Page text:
Toys That Expand in Water Could Be Dangerous to Kids

"Will grow to 600 times its original size!" My kids love these toys. If you put the toy in water (or any liquid), the toy's special material will absorb and retain huge amounts of liquid and so will expand in size.

The material used is a “superabsorbent polymer”—and the Consumer Product Safety Commission recently cautioned parents that this material warrants further investigation because it may pose a potential safety hazard to children.

What is the concern?

These toys are colorful balls made of superabsorbent polymers. Small initially, they will grow when exposed to water—or to the fluids inside a child’s or a pet’s body. Such toys can then swell to a significantly larger size inside the body, potentially leading to an airway obstruction or to a blockage in the stomach and intestines.

The U.S. Consumer Product Safety Commission warned in December 2012 of a recall of these toys that was prompted by a serious health emergency. A child in Texas ingested one of the balls and the ball swelled and blocked her small intestine, requiring an emergent operation.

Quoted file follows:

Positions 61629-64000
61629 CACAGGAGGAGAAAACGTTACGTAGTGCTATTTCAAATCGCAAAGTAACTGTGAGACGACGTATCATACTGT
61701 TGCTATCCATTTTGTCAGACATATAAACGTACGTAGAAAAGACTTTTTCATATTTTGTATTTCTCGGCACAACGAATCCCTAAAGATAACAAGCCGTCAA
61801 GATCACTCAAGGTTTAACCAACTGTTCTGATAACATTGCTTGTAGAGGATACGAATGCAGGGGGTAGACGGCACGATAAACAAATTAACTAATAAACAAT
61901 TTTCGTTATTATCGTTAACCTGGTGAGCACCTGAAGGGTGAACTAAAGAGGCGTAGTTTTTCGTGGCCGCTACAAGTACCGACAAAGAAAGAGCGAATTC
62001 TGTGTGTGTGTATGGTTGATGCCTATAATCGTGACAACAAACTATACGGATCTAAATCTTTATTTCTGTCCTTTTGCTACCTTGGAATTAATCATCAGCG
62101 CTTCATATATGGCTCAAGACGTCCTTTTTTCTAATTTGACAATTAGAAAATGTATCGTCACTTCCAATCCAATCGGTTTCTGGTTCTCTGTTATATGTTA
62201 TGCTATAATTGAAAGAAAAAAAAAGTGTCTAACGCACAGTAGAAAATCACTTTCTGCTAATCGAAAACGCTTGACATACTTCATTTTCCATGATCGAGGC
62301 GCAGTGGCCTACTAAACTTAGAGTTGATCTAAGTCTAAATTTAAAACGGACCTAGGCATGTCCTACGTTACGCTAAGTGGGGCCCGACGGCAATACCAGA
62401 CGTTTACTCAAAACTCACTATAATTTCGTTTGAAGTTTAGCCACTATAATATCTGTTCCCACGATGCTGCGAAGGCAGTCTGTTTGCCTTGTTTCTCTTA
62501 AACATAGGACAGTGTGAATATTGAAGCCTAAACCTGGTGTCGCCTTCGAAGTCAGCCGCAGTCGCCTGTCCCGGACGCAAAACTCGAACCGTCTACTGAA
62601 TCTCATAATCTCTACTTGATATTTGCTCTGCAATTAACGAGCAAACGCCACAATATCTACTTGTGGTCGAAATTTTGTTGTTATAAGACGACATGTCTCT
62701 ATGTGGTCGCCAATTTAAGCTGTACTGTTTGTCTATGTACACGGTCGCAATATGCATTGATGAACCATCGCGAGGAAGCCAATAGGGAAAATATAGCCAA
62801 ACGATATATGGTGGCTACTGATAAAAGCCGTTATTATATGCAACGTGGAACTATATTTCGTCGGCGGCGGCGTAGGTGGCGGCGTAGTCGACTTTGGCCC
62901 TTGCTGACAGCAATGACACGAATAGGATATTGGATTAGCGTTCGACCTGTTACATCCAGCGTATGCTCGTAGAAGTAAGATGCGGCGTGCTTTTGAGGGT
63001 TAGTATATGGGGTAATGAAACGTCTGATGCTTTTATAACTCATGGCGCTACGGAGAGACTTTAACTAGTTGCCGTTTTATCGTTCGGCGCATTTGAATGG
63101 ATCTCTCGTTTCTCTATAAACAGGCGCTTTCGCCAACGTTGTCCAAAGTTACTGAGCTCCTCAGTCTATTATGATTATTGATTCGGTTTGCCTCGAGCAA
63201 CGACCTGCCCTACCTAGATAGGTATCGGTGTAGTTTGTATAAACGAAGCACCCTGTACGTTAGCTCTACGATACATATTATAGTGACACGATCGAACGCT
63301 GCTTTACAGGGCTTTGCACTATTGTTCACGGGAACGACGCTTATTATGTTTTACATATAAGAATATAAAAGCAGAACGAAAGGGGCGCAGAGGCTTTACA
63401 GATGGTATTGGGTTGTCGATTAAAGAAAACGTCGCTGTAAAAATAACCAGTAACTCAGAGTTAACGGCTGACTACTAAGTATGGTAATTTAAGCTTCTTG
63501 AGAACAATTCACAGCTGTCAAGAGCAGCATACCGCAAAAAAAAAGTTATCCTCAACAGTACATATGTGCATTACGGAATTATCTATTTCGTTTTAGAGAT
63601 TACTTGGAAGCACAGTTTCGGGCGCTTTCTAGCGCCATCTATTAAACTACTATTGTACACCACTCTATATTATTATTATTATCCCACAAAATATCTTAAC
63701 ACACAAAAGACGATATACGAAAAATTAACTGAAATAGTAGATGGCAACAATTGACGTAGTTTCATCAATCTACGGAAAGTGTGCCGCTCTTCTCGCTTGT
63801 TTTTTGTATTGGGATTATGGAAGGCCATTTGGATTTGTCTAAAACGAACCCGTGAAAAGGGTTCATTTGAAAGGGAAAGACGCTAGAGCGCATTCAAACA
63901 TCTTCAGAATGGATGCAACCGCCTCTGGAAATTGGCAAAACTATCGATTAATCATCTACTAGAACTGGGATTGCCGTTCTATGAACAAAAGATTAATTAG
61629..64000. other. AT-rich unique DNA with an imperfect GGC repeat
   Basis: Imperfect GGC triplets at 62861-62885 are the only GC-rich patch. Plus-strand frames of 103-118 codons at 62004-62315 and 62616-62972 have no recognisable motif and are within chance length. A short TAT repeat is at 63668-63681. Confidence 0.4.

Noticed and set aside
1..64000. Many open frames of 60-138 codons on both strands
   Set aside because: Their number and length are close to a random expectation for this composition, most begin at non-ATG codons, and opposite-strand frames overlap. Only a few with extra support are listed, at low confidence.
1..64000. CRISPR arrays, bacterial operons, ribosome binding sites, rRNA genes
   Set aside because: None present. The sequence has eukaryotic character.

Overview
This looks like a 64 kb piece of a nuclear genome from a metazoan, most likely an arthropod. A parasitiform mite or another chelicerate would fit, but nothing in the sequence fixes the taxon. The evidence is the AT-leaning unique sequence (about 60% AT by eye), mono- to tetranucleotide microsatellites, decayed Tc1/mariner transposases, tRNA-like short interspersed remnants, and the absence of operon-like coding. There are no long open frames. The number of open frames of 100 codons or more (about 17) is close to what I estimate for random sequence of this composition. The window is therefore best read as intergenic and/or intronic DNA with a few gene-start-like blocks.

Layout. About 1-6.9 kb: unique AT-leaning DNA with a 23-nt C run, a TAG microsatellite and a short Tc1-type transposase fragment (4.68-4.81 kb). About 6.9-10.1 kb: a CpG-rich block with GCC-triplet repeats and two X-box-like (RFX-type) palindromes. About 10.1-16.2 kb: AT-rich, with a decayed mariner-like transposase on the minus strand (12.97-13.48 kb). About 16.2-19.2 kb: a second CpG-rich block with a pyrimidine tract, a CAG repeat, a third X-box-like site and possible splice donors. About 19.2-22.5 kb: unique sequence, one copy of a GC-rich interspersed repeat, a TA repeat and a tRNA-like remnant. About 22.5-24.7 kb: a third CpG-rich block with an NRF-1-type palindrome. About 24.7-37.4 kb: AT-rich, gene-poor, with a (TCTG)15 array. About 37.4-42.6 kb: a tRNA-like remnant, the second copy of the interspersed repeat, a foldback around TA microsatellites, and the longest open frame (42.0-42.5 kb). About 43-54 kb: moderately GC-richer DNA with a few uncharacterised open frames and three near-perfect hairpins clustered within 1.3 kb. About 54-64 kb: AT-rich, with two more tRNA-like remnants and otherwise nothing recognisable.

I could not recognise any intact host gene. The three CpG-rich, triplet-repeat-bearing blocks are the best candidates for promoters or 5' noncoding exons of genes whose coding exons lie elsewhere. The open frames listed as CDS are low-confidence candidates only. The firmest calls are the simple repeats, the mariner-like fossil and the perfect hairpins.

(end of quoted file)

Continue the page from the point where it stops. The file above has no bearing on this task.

What should you do?

  • Avoid toys that contain these superabsorbent polymers. “Will rapidly expand in water” or other similar claims should serve as a red flag. These toys (like the balls mentioned above) are frequently colorful and can look like candy to small children.
  • Supervise your child or children if they are using any toys made from superabsorbent polymers.
  • Be aware that these polymers can be found in many other household products. They are, in fact, what makes disposable diapers so superabsorbent. They're also found in those water-retention pellets for gardening.

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